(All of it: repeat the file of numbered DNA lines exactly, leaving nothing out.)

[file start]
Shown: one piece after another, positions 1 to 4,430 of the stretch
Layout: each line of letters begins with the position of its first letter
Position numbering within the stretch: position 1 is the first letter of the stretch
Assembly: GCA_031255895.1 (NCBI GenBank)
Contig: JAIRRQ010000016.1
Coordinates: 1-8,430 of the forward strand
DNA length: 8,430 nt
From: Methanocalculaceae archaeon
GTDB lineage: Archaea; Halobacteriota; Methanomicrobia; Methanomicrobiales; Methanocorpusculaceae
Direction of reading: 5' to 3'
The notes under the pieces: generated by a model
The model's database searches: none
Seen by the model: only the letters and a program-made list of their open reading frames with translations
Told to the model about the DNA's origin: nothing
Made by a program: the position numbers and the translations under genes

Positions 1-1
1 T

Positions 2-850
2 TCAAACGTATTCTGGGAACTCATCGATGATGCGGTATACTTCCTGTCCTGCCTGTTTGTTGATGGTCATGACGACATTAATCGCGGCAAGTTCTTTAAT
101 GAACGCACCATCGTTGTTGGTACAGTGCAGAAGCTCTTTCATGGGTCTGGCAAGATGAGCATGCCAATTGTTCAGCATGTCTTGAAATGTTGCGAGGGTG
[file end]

Shown: one piece after another, positions 1 to 4,430 of the stretch
Layout: each line of letters begins with the position of its first letter
Position numbering within the stretch: position 1 is the first letter of the stretch
Assembly: GCA_031255895.1 (NCBI GenBank)
Contig: JAIRRQ010000016.1
Coordinates: 1-8,430 of the forward strand
DNA length: 8,430 nt
From: Methanocalculaceae archaeon
GTDB lineage: Archaea; Halobacteriota; Methanomicrobia; Methanomicrobiales; Methanocorpusculaceae
Direction of reading: 5' to 3'
The notes under the pieces: generated by a model
The model's database searches: none
Seen by the model: only the letters and a program-made list of their open reading frames with translations
Told to the model about the DNA's origin: nothing
Made by a program: the position numbers and the translations under genes

Positions 1-1
1 T

Positions 2-850
2 TCAAACGTATTCTGGGAACTCATCGATGATGCGGTATACTTCCTGTCCTGCCTGTTTGTTGATGGTCATGACGACATTAATCGCGGCAAGTTCTTTAAT
101 GAACGCACCATCGTTGTTGGTACAGTGCAGAAGCTCTTTCATGGGTCTGGCAAGATGAGCATGCCAATTGTTCAGCATGTCTTGAAATGTTGCGAGGGTG